Thought Style and Perception. To distance oneself from this intellectualism, in whichthe thought style would appear as a system of conceptions partly detached from reality, wecan adopt Flecks definition, according to which a thought style is characterized by thereadiness for directed perception and appropriate assimilation of what has been perceived(1979, p. 142). That is to say that talking about thought style means first envisaging howthe perception itself is affected by the cognition and affects it in return.14 Fleck relatesdirect perception of form [Gestaltsehen] and experience. The ability to perceive form andmeaning in a given thought style is acquired only after much experience. An importantpoint is that at the same time we gain thought style perceptions, we loose the ability to seesomething that contradicts these forms, a distinctive feature that Fleck called the harmonyof illusion (1979, p. 92). A thought style, like the abstract concepts and interpretativemodels of science, is a seeing as (Wittgenstein, 1953/1997), which enables us to see onlysome useful aspects of reality, and to ignore what is purposeless.

    To envisage the model on the background of a thought style is thus to consider it

    in its productive power of facts and relationships as a blueprint for a nomologicalmachine that is recognized in a thought collective,

    in its productive power of a perception that is directed through this nomologicalmachine by this thought collective, and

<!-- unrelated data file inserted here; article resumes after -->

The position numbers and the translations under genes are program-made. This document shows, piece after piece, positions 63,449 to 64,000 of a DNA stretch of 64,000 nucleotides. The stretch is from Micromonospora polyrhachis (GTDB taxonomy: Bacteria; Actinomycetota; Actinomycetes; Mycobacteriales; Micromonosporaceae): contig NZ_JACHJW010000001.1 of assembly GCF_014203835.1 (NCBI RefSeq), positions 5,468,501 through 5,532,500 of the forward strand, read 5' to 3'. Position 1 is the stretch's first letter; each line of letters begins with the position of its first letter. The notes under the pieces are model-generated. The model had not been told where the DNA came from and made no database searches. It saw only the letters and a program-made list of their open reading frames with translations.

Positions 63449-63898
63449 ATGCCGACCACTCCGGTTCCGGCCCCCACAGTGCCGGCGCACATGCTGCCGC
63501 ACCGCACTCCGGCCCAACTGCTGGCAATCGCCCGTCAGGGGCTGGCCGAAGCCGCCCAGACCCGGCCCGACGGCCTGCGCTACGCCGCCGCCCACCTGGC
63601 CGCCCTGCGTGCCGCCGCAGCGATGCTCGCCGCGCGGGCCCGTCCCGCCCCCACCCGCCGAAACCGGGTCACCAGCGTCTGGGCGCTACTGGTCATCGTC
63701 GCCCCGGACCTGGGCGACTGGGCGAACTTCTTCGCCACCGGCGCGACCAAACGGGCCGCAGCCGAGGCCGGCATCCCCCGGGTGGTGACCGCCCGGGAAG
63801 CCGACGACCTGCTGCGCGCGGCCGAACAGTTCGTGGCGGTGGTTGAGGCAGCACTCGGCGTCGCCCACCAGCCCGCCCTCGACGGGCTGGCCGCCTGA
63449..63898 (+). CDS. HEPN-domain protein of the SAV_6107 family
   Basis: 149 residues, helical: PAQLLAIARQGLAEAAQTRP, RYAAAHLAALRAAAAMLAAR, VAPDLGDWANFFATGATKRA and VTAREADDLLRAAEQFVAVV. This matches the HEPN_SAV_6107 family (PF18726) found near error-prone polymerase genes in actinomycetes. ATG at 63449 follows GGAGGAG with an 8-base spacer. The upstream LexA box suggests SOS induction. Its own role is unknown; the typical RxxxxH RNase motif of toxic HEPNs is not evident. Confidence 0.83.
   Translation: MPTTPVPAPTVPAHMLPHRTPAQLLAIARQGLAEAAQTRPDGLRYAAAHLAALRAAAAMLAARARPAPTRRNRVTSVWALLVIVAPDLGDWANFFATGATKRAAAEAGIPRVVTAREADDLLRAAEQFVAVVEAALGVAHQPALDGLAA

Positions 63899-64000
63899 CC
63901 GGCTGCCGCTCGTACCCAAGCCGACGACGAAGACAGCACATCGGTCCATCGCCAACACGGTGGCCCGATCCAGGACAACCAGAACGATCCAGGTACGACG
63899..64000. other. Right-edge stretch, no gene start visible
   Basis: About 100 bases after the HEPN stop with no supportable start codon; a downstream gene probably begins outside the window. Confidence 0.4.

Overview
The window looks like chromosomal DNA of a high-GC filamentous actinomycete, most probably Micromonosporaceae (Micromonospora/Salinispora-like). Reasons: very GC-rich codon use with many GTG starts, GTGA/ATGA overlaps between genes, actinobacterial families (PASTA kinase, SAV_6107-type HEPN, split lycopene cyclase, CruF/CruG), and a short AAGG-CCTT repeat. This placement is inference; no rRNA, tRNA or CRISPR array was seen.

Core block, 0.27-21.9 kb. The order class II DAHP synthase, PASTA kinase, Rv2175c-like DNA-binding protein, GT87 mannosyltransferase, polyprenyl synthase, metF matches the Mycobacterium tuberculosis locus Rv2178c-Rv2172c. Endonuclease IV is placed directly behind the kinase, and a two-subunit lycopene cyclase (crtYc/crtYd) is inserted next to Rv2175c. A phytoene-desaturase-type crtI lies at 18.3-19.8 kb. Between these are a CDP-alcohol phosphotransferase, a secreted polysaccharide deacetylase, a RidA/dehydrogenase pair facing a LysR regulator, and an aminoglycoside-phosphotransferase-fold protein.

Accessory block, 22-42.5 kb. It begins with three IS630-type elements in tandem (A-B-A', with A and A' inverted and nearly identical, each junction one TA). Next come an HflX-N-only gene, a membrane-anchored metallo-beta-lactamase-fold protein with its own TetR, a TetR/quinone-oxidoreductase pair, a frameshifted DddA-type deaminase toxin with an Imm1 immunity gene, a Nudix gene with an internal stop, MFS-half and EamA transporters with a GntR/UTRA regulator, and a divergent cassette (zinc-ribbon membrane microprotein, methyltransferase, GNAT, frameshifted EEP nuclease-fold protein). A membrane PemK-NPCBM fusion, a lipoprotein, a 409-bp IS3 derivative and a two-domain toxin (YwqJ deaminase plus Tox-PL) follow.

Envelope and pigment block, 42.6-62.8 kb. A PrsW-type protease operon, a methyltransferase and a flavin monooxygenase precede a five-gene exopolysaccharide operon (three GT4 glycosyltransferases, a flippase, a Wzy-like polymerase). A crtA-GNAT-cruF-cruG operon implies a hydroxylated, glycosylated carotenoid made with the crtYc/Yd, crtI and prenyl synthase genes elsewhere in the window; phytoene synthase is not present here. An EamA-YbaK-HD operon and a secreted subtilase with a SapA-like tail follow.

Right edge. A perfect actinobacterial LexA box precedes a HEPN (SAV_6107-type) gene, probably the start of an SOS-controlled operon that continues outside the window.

in its inhibiting power of other facts and other relationships inside the harmonythat is intrinsic to a thought style.

    the sense not of mathematical logic, but in Wittgensteins sense (1953/1997) of the grammar of thoughtsand actions. It seems to us that it is exactly the project of Fleck to show how thought style, sociologicallyproduced, runs as a kind of Kantian a priori. Cf. infra.

    12 By giving to this latter term the sense of legitimized social group, in the manner of the Britishanthropologist Mary Douglas (1987, 1996), for whom Flecks book has constituted a constant reference(her 1996 book being expressly entitled Thought Styles).

    13 According to Douglas (1987, p. 59), mathematical theories are institutions, and vice versa.14 Here, we see how Fleck breaks with what the American logician and philosopher Hilary Putnam

    describes as a disastrous idea that has haunted Western philosophy since the 17th century, the idea thatperception involves an interface between the mind and the external objects we perceive (Putnam, 1999,p. 43). This break with perception as (solely) an interface is undoubtedly close to the modern notion ofaffordance (Beauvois & Dubois, 2000; Gibson, 1986; Norman, 1988) providing that the latter is freed fromthe biological connotations that are often attached to it, so as to recognize what the affordances owe to thesociologically constituted categories.